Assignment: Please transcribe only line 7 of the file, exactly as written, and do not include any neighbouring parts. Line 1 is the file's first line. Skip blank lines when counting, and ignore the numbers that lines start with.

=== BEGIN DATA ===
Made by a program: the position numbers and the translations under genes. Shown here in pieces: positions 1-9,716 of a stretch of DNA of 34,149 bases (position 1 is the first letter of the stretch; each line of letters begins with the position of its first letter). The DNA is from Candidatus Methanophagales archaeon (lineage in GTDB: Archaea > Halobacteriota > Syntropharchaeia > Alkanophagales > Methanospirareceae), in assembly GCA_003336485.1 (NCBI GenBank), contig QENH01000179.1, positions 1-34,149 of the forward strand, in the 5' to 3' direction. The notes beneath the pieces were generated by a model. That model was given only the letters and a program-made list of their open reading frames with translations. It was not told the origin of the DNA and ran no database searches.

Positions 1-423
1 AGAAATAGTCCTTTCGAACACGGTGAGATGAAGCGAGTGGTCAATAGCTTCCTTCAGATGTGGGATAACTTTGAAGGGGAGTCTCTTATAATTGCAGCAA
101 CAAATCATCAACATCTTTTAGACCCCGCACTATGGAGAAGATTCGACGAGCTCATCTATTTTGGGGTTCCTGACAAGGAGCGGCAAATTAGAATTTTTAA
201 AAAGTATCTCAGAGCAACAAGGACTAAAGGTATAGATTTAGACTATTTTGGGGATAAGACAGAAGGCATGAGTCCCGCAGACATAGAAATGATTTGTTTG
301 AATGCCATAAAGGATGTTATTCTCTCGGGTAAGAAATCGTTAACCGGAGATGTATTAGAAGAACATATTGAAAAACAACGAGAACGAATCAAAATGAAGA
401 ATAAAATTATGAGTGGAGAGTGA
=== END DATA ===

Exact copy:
401 ATAAAATTATGAGTGGAGAGTGA